WC Handy, with the sheet music for “St. Louis Blues” in hand, visited a number of music publishers without any of them showing the slightest interest in the song. The composer was practically forced to edit it himself and for this he formed, together with Harry Pace, with whom he collaborated on some compositions, the Pace and Handy Music Company in Memphis in September 1914.

    The publishing company did not finish starting up and they were right, two years later, with the decision to locate it in New York. In the city of skyscrapers, the scores began to move.

    “St. Louis Blues” acquired an immense fame from the middle of the first decade of the 20th century that did not decline until the thirties, and even today it remains in the repertoire of jazz musicians. The first steps she took to earn the popularity she achieved are not very clear.

    There are scholars who believe that it was in a club in New York where she was heard for the first time performed by an unknown vocalist, but it so happened that among the public there was a young girl named Ethel Waters (she would be 18 years old) who He asked Handy for permission to include it in his repertoire. She was granted and Ethel strolled “St. Louis Blues” by New York jazz clubs.

    Another version tells us that, in the year 1919, “St. Louis Blues” was heard on the Broadway stages, at the Winter Garden Theater (without specifying in which musical), by the actress, singer and dancer Gilda Gray, famous, among other things, for popularizing that dance called “shimmy ” which consists of rocking the shoulders forward and backward in rapid cadence, while the body remains still, and which became so fashionable in the Roaring Twenties.

    Among the documentation provided by the “Internet Broadway Database” (IBDB) website, we see that Gilda Gray stepped on the Broadway stage for the first time in the musical entitled “Shubert Gaities of 1919”. On opening night, among the songs performed was WC Handy’s “Beale Street Blues” performed by Gilda Gray. I do not know if the song “St. Louis Blues.”

    In 1909, the singer and comedian Sophie Tucker abandoned the minstrels, stopped smearing her face in black, and entered the world of vaudeville. In a few years she became the most famous singer in the country. Although her complexion was white, she sang like black women and also in her repertoire were the most famous Afro-American songs. In the year 1917, she decided to incorporate into her performance “St. Louis Blues.” Tucker spent his entire life touring the country.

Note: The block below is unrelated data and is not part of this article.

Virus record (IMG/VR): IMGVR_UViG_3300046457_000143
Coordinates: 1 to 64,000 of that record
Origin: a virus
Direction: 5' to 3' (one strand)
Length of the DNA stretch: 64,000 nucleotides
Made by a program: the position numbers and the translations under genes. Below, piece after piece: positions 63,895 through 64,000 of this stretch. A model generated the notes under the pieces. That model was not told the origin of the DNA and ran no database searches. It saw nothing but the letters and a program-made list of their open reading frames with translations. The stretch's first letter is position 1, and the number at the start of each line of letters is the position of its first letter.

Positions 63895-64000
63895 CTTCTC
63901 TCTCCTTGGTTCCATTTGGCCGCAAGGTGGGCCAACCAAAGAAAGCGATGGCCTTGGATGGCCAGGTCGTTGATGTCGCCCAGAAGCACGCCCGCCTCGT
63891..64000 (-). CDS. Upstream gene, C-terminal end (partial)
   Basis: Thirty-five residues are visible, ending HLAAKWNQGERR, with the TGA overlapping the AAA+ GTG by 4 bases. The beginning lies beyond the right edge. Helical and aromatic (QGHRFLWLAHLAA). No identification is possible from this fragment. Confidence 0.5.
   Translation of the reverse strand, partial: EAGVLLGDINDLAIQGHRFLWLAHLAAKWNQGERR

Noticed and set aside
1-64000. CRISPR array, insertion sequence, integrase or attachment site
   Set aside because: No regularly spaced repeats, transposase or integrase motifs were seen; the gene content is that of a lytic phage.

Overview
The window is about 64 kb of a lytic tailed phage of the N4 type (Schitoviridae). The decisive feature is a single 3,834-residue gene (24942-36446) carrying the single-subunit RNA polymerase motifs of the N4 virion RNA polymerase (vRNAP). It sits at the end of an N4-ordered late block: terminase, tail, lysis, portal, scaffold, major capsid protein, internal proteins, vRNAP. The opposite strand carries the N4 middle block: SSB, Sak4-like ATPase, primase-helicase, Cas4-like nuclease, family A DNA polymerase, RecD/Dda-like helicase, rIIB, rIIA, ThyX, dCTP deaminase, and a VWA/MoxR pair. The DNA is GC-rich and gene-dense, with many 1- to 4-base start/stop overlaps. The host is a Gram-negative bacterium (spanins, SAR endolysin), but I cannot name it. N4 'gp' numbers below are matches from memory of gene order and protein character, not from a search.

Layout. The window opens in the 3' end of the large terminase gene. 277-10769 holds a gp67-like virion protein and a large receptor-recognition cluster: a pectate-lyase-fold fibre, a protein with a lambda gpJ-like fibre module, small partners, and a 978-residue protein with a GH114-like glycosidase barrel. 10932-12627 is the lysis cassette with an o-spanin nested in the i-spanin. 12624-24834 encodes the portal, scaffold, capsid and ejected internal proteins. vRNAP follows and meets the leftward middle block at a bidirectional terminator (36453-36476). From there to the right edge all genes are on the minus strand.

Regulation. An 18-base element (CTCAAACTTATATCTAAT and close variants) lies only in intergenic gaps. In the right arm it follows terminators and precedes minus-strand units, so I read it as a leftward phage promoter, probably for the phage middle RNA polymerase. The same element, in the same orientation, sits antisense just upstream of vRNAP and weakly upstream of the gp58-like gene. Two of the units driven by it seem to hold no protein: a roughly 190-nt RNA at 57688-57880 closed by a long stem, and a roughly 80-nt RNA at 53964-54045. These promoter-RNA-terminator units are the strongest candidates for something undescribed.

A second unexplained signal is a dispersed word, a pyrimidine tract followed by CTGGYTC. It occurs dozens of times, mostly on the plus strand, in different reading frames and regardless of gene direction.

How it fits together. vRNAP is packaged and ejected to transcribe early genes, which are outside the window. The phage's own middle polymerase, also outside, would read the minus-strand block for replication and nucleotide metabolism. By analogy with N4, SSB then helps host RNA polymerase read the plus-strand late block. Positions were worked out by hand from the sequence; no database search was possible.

First with his “minstrel” company, then with the vaudeville company. At that time, it was said that everything she “touched” Sophie Tucker turned into gold. That happened with “St. Louis Blues”, since thanks to it became very popular throughout the country and the scores began to be sold by the thousands.

    The first recording of “St. Louis Blues” was performed by a band of white musicians called the Prince’s Band. This formation was directed by Charles Adams Prince who was born at the end of 1867 in San Francisco.

    The information that exists about this musician is quite vague and imprecise. It seems that he was linked to the Columbia record company for a long time, where he was in charge of different tasks. As a musician he led several bands performing everything from Broadway hits to operatic overtures. Some story must have happened between Prince and the Columbia record company so that the English magazine “Hobbies”, in an article remembering his figure and written 15 years after his death, commented:

    “The (band) directors can come and go , but we hope, for the pride of Columbia, that Prince is gone forever.”

    Bessie Smith and Louis Armstrong made two recording sessions together during their artistic careers. On May 26, 1925, they performed two songs. A few months earlier, on January 14, they recorded five songs. Among them was “St. Louis Blues.”

    This was the culmination that Handy’s song lacked to fully enter the world of jazz. Suffice it to say that in a statistic that collected the 100 most recorded songs in the period between 1890-1954, “St. Louis Blues” was in second place. The first was for “Silent Night” (Silent Night).